Revenues from robotics deployed in retail stores expected to grow
In-store mobile robotics, contactless checkout, wearables, and smart carts enhance operations
As the world emerges from the global pandemic, retail is growing at levels not seen in the last two decades. Retail sales grew by 7% in 2020 and by over 14% in 2021, which is in stark contrast to the 3.7% annual growth between 2010 and 2019. The increased demand for retail has put a strain on supply chains and retail operations worldwide.
As a result, retailers and stakeholders are turning to automation solutions such as mobile robotics for operational ease. According to ABI Research, worldwide commercial robot revenue in retail stores will have a Compounded Annual Growth Rate (CAGR) of over 25% from 2022 to 2030 and exceed US$8.4 billion by 2030.
“There is the continued adoption of diverse technologies in the retail space. We can see incoming retail solutions within various points of the retail value chain, such as order fulfillment, in-store inventory check, coordination between store associates, or last-mile delivery. These solutions can directly or indirectly impact the wider supply chain management to retailers for the better,” explains Adhish Luitel, Senior Analyst, Supply Chain Management and Logistics at ABI Research.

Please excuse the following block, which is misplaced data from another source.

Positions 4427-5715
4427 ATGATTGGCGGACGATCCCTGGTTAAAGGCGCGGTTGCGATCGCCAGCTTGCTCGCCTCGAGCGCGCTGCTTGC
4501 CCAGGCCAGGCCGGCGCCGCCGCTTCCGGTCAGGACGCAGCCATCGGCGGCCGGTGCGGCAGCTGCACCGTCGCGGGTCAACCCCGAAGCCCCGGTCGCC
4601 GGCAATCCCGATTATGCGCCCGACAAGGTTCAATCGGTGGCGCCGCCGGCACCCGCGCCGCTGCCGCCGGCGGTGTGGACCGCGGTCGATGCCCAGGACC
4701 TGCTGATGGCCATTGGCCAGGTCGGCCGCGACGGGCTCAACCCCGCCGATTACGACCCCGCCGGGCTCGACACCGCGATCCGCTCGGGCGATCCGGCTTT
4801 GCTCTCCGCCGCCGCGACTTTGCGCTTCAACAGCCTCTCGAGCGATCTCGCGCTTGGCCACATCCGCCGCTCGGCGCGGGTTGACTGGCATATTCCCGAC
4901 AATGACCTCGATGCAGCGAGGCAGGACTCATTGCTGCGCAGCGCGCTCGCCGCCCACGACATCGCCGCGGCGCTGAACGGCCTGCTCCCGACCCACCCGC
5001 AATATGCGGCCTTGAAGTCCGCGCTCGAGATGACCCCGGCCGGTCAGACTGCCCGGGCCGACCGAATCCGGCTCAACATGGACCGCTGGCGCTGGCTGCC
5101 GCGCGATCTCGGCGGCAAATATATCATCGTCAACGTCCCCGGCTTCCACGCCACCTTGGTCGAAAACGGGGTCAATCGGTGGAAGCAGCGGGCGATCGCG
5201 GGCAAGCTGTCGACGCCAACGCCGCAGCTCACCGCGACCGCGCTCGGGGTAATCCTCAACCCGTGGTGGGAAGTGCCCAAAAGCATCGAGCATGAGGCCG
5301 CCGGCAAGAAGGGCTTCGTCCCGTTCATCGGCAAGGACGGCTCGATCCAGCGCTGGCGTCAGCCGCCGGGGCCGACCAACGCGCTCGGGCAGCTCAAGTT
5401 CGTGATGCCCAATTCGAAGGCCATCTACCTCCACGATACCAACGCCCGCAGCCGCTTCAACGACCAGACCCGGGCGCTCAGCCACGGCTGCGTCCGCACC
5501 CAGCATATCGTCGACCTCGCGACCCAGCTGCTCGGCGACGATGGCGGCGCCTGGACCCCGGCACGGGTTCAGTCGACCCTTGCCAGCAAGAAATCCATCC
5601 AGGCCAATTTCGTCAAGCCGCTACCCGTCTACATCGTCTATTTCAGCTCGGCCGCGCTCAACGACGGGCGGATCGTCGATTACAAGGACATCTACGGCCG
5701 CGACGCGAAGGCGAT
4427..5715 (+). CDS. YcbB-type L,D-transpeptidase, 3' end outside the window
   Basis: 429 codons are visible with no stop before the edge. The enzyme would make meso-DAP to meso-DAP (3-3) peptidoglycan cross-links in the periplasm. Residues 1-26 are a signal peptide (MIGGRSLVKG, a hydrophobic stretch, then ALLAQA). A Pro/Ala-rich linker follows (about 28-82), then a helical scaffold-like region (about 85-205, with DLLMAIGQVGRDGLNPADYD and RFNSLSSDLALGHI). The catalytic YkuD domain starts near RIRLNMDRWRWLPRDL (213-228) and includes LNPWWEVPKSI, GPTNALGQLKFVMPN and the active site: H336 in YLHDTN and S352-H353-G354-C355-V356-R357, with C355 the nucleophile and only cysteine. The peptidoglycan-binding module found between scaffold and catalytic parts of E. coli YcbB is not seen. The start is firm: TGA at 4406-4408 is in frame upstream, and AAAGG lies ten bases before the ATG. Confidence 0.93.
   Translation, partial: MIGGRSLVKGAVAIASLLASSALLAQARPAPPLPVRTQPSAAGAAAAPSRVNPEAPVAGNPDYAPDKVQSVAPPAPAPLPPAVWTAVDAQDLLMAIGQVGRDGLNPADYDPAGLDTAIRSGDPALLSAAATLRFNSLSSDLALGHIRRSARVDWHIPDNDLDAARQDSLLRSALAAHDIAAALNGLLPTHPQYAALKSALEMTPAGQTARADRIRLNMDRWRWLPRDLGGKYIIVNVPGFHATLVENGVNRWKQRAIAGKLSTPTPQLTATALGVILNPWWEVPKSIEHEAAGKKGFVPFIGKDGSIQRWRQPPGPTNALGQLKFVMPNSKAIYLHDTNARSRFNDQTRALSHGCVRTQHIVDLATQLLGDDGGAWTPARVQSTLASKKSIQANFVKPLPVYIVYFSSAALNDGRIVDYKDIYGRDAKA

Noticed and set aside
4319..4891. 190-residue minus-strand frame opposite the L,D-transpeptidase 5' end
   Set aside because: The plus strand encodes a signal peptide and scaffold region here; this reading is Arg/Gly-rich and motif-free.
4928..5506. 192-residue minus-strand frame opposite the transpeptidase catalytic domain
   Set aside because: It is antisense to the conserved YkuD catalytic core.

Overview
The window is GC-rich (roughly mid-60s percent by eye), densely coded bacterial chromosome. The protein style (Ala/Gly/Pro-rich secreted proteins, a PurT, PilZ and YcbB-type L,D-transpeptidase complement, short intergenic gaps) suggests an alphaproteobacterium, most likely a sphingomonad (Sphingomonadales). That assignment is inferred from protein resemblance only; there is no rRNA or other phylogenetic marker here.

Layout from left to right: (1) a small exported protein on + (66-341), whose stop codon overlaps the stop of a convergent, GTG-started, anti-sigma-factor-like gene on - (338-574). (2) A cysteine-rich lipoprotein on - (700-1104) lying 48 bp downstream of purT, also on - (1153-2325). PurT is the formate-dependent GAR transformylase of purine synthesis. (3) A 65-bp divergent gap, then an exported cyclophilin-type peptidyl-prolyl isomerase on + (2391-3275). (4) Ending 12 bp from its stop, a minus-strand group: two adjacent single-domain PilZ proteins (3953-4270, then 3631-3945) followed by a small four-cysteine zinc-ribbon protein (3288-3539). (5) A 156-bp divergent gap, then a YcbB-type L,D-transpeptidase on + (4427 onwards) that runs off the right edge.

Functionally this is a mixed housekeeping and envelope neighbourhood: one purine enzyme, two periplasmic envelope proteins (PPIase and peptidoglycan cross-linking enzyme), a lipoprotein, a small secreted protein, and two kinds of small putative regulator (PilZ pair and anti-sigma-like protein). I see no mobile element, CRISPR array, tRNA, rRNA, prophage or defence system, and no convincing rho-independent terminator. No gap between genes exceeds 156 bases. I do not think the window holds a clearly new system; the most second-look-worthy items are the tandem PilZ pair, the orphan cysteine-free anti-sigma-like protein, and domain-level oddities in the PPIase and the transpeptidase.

Automated and frictionless retail operations
Technologies such as contactless checkout, in-store mobile robotics, wearables, and smart carts are getting a lot of traction, with major retailers adopting these incoming solutions to enhance operations and contribute to a more streamlined supply chain management.
Companies like Zebra Technologies, Simbe Robotics, and Seoul Robotics have been providing various automation solutions such as wearable computers, handheld devices, LiDAR devices, and in-store robots that can be used for inventory scanning, floor care, or security purposes. While companies such as Mashgin and Cloudpick offer frictionless checkout in stores by combining proprietary computer vision, deep learning, sensor fusion, and edge computing technologies.
“Given their obvious operational benefits of enhanced customer experience, streamlined task/employee management, price management, or automated item monitoring, the impact of these technologies on the wider supply chain management for retailers can’t be understated. Beyond enabling rapid fulfillment/restocking or automated inventory management, these technologies also provide additional data points for precise demand and procurement planning. This can also lead to an enhanced omnichannel presence for retailers and stronger partnerships with suppliers, shippers, distribution center operators, and other supply chain stakeholders through enhanced communication and synergy,” Luitel concludes.